Sunday, June 28, 2009

Walking the Talk

A small crowd showed up a last week's council meeting, to protest the proposed rezoning of an area on the west hill to allow for Northern Spruce Housing to build duplexes on privately owned land that used to be a school yard.

While I'm all for more people coming to council meetings to see what goes on there, I'm not particularly fond of people who pack the audience area in the hopes that mere numbers will persuade members of council to vote according to their wishes. Some may find it intimidating to speak against the majority opinion, and it is - it's hard to go up against a crowd.

But as members of council, we need to think of the needs of the whole city, not individual neighbourhoods. And we need to speak up for the principles that we, as a council, have agreed to.

Ostensibly, the argument is that this will remove "green space" from the area. Two points on that - it isn't considered green space by the city, because it's privately owned land. It may be a convenient place for people in the area to walk their dogs, but it isn't a city park. I'm surprised that those who were advocating to maintain this area as part of their green space didn't protest when the city turned over park area near St. Anne's school - green space - to the school board to pave over for additional parking for the school. But we heard nothing from residents about that loss of green space. The second point is that the west hill area has more green space than many other areas of the city - more than 6 hectares per thousand residents. The only area of the city with more is Carlton Park, with almost 8 hectares per thousand residents. The area with the least - Midtown, with less than 1 hectare per thousand residents.

It is an issue, particularly in older neighbourhoods - how to ensure an ongoing supply of green space? We need long-term planning for this, not a policy of allowing its removal sometimes, but protesting other times.

From the various comments made by presenters, it appears that the real issue is that they would rather not see rental housing built in their neighbourhood. I understand the concerns, but I'm more concerned about what encouraging such segregation says about us as a city. The assumption is that those who rent rather than own their homes need to be kept out of certain areas. We have a housing shortage in this city - there is not enough decent, affordable housing for singles or families. We need to be building more good housing, and ensuring that it is well-managed, not restricting where these homes can go.

In my last term on council, I proposed that we require landlords to have to meet certain standards for their properties, and if those standards are not met, then the landlord would not be able to rent out substandard properties. Right now, I'm appalled at the living situations that some people are forced into, because they have no other choice. When Andrea and I first lived in Prince Albert, we rented a house from a non-resident landlord, which was in such poor shape that in the winter, ice formed on the inside walls. Doing repairs around the house to improve things was strongly discouraged. That house, thirty years later, is only now under a demolition order. Perhaps if that landlord had been forced to meet certain standards in order to rent, that house would still be habitable. In any case, this current council has shown no interest in following up on this idea.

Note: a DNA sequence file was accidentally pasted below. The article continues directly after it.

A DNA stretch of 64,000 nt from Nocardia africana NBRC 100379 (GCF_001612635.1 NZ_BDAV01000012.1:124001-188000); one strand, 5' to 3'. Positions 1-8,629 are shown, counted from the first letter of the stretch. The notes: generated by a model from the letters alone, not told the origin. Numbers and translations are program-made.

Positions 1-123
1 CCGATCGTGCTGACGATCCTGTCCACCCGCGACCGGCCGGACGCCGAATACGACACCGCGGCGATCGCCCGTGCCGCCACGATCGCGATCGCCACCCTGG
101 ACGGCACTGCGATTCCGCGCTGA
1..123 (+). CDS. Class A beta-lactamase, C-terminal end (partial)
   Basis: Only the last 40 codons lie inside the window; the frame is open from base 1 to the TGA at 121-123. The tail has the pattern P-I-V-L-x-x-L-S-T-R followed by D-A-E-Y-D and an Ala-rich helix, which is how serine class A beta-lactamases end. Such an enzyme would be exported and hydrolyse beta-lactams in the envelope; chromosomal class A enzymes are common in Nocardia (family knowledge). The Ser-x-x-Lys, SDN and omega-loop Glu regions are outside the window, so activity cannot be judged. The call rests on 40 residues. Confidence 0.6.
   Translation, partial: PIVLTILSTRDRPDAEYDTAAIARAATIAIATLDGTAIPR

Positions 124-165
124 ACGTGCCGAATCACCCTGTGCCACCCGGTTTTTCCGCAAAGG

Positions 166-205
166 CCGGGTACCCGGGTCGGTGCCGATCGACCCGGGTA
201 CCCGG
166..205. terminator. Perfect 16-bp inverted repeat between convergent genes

Council speaks a great deal about the need to improve housing in the city, as a solution to many of our social problems. In fact, we are signatories to the UNESCO Coalition of Municipalities Against Racism and Discrimination. One of the actions that we have signed on to in this document is to "support measures to...promote diversity and equal opportunity in housing". At the Canadian Housing Renewal Association conference in Toronto that I attended earlier this year, I posed the question to one of the speakers about setting aside areas in communities where rental housing wasn't allowed. That, he said, was exactly what not to do if you truly support integrated, diverse communities.

As a council, we need to recognize that it's not enough to sign proclamations - we have to then take the actions that will allow the spirit of the proclamations to become reality. If we're not willing to do that, then perhaps we need to consider the implications when we sign onto something, if we aren't willing to stand up and be counted when we are faced with a room full of people who aren't interested in change, at least, not in their neighbourhood.

On a different topic, a blog reader asked what the city pays to support the Rawlinson Centre and the Art Hauser Centre each year. First, financial statements from either operation are extremely difficult to come by - I've asked several times, and the most recent ones that we've seen are for a couple of years ago. Last year's subsidy for the Rawlinson Centre was $300,000. For the Art Hauser Centre, the annual loss varies between $400,000 and $600,000 each year.

I wasn't here when the Comuniplex (now the Art Hauser Centre) was built, but I do remember the grandiose plans for the Rawlinson Centre, one of which was that schools could have their Christmas assemblies there. However, the cost of renting the Rawlinson makes that impractical for schools, and even the local theatre companies don't use it except for special events like this year's provincial drama festival. So we have a wonderful facility that is dark most nights of the year, unable to pay its own way. That's part of the reason that I've been so persistent in trying to find out what the operating costs will be for the soccer centre - because we'll likely end up picking up a big part of the tab for that facility as well.

"How far would Moses have gone if he had taken a poll in Egypt?" - Harry S Truman

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